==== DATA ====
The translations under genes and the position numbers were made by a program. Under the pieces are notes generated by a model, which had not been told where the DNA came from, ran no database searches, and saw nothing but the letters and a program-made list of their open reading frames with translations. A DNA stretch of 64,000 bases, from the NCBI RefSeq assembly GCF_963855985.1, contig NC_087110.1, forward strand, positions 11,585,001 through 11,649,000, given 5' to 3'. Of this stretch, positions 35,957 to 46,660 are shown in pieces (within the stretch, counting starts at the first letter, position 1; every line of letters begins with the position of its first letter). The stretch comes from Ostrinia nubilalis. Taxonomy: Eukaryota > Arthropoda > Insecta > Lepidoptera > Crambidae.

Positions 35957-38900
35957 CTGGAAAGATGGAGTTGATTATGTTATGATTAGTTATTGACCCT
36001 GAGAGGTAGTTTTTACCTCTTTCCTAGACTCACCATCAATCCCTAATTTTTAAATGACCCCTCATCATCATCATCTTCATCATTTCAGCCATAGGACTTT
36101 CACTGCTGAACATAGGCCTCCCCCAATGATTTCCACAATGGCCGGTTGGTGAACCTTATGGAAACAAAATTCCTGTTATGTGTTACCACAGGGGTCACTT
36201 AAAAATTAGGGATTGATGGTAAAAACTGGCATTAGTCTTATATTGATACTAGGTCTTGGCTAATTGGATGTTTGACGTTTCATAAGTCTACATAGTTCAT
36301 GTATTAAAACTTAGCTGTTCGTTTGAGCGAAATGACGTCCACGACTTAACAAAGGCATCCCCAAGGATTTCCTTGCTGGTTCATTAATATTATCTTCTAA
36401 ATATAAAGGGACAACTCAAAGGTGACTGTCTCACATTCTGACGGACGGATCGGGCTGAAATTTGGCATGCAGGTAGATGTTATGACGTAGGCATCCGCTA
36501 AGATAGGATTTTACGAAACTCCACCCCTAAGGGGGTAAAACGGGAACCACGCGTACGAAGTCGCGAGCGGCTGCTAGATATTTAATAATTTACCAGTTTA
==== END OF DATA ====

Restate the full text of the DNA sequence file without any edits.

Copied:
The translations under genes and the position numbers were made by a program. Under the pieces are notes generated by a model, which had not been told where the DNA came from, ran no database searches, and saw nothing but the letters and a program-made list of their open reading frames with translations. A DNA stretch of 64,000 bases, from the NCBI RefSeq assembly GCF_963855985.1, contig NC_087110.1, forward strand, positions 11,585,001 through 11,649,000, given 5' to 3'. Of this stretch, positions 35,957 to 46,660 are shown in pieces (within the stretch, counting starts at the first letter, position 1; every line of letters begins with the position of its first letter). The stretch comes from Ostrinia nubilalis. Taxonomy: Eukaryota > Arthropoda > Insecta > Lepidoptera > Crambidae.

Positions 35957-38900
35957 CTGGAAAGATGGAGTTGATTATGTTATGATTAGTTATTGACCCT
36001 GAGAGGTAGTTTTTACCTCTTTCCTAGACTCACCATCAATCCCTAATTTTTAAATGACCCCTCATCATCATCATCTTCATCATTTCAGCCATAGGACTTT
36101 CACTGCTGAACATAGGCCTCCCCCAATGATTTCCACAATGGCCGGTTGGTGAACCTTATGGAAACAAAATTCCTGTTATGTGTTACCACAGGGGTCACTT
36201 AAAAATTAGGGATTGATGGTAAAAACTGGCATTAGTCTTATATTGATACTAGGTCTTGGCTAATTGGATGTTTGACGTTTCATAAGTCTACATAGTTCAT
36301 GTATTAAAACTTAGCTGTTCGTTTGAGCGAAATGACGTCCACGACTTAACAAAGGCATCCCCAAGGATTTCCTTGCTGGTTCATTAATATTATCTTCTAA
36401 ATATAAAGGGACAACTCAAAGGTGACTGTCTCACATTCTGACGGACGGATCGGGCTGAAATTTGGCATGCAGGTAGATGTTATGACGTAGGCATCCGCTA
36501 AGATAGGATTTTACGAAACTCCACCCCTAAGGGGGTAAAACGGGAACCACGCGTACGAAGTCGCGAGCGGCTGCTAGATATTTAATAATTTACCAGTTTA